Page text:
A fully flexible way to invest
Whatever your financial goals, it’s vital to regularly monitor and manage your investments.
The value of investments can fall as well as rise and you could get back less than you invest. If you’re not sure about investing, seek independent advice.
If you are comfortable managing your portfolio yourself, it’s essential that you take an active approach to your investments.
You will need to consider not only your personal goals, but also your approach to risk and how long you want to invest for.
Simply buying investments without taking these factors into consideration could mean that your portfolio lacks balance and that you take on more risk than is necessary.
If you aren’t happy picking your own investments, or don’t know which funds are appropriate for your needs, you should seek professional financial advice.
The investments you choose to hold in your portfolio will depend on your goals, approach to risk, how long you plan to invest for, and whether you already have any exposure to shares.
Collective investments such as unit trusts, Open-Ended Investment Companies (OEICs), Exchange Traded Funds (ETFs) and investment trusts are usually a good starting point as your money is pooled together with other investors’ money and invested on your behalf by a fund manager.
Never just go for the funds that top a performance league table. Unfortunately, past performance is no guarantee of the future, so you shouldn’t select a fund based on backward-looking data.
Instead, research each fund you are considering to see if it is right for your needs, and also look at charges.
Depending on whether you’re invested in actively managed funds or passively managed tracker funds, the costs of fund management can make a big impact on your returns. Investing in active funds means expecting fund managers to achieve better returns than just investing across all investments in a market or index. You’ll need to pay higher fees for actively managed funds. In general, though, funds are a good way to diversify your portfolio and they can be cost-effective. Just make sure you understand what you’re paying and why you’re being charged.
Regularly reviewing your investments will ensure that you know whether they’re on track to meet your financial objectives. The level of risk you’re prepared to accept may change over time which will affect your asset allocation – how you choose to split your money between different types of investments such as shares, fixed-income securities, cash and property.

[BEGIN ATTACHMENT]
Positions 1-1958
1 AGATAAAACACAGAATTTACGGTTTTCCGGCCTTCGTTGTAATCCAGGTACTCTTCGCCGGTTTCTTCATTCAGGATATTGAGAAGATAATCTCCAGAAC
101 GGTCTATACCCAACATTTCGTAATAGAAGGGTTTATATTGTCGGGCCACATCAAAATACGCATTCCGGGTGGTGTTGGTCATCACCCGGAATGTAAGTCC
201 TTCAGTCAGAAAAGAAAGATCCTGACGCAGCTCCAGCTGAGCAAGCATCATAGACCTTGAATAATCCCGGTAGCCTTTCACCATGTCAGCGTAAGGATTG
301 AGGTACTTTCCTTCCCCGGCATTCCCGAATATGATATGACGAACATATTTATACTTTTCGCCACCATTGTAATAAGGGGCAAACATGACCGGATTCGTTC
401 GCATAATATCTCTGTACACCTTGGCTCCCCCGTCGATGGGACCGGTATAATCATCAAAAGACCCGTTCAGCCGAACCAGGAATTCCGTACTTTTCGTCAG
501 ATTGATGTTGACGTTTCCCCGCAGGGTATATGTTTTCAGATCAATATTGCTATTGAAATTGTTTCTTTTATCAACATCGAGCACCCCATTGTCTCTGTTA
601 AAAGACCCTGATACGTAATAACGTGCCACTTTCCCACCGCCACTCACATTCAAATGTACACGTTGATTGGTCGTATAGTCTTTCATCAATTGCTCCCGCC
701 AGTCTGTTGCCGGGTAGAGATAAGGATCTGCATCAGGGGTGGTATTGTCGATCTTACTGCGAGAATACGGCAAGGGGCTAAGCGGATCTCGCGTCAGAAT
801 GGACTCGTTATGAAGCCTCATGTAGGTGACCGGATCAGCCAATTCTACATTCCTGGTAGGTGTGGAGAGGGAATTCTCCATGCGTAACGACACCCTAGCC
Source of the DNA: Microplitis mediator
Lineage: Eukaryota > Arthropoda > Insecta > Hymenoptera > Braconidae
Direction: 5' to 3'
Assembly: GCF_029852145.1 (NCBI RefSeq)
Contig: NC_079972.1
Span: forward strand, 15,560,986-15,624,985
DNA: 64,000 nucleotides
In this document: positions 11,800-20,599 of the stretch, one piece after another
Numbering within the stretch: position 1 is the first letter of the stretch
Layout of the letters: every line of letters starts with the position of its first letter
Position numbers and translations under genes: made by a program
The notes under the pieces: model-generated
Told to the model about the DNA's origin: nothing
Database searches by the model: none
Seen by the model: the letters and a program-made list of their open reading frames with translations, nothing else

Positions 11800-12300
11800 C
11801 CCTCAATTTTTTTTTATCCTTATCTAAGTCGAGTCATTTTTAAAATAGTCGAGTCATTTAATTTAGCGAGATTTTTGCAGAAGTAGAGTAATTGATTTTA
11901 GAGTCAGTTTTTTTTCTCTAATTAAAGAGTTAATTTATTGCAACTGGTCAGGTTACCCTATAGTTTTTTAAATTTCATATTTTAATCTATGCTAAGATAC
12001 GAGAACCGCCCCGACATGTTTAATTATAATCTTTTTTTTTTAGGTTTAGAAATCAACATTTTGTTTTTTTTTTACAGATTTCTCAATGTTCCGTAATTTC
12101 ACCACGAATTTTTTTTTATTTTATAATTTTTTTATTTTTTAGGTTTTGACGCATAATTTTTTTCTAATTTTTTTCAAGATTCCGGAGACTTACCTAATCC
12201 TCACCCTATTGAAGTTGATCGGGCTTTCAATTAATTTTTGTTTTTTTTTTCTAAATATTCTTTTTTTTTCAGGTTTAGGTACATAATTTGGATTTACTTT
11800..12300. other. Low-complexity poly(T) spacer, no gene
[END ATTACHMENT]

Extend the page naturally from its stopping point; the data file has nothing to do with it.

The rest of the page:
As time goes on you’ll probably need to make adjustments to stay on course, as the performance of the funds and other asset classes you have invested in will vary over time. This is called ‘rebalancing’, and means your portfolio will have a chance of remaining on target to meet your objectives.
Rebalancing your investment portfolio regularly is important because it can bring your asset allocation back in line. Over time, asset allocation can change because of the way your investments perform. For instance, you may have 10% of your money in shares, but if they do particularly well, they could account for a bigger slice of your overall portfolio a year later.
The changing value of your investments means that your asset allocation may no longer match your investment goals, so you’ll need to make adjustments.
Monitoring and rebalancing your portfolio is important, but so is not tinkering too much. Investing is a long-term pursuit and monitoring your investments is about watching how they perform and giving them a nudge in the right direction from time to time.
While you need to keep an eye on how your investments are performing and adjust them accordingly, moving things around too often can be unhelpful. Rob Smith, from Barclays Smart Investor, says:
The urge to do something can be very powerful at times, especially when investments aren't performing in line with expectations. However, you need to think about the long-term nature of your goals and not be drawn into short-term actions that damage your portfolio. Each time you tinker you incur transaction costs and these can have a larger effect, especially if your portfolio is relatively small.
The value of investments can fall as well as rise. You may get back less than you invest.
A fully flexible way to invest
You must learn the art of patience if you want to give your investments the best chance of earning a return. By committing to long-term investments, you give your money the greatest chance to grow. In this section, we take a look at some slightly more advanced strategies to help you stay invested and manage your portfolio's performance.
If you’re new to investing, knowing where to start can be a daunting task. Here, we guide you through your investment journey, from what to consider before you start, the different types of investment account, which might suit you, and the various asset classes. You’ll also learn why it’s important to focus on the long-term as an investor, and create a diversified portfolio which includes a range of different investments.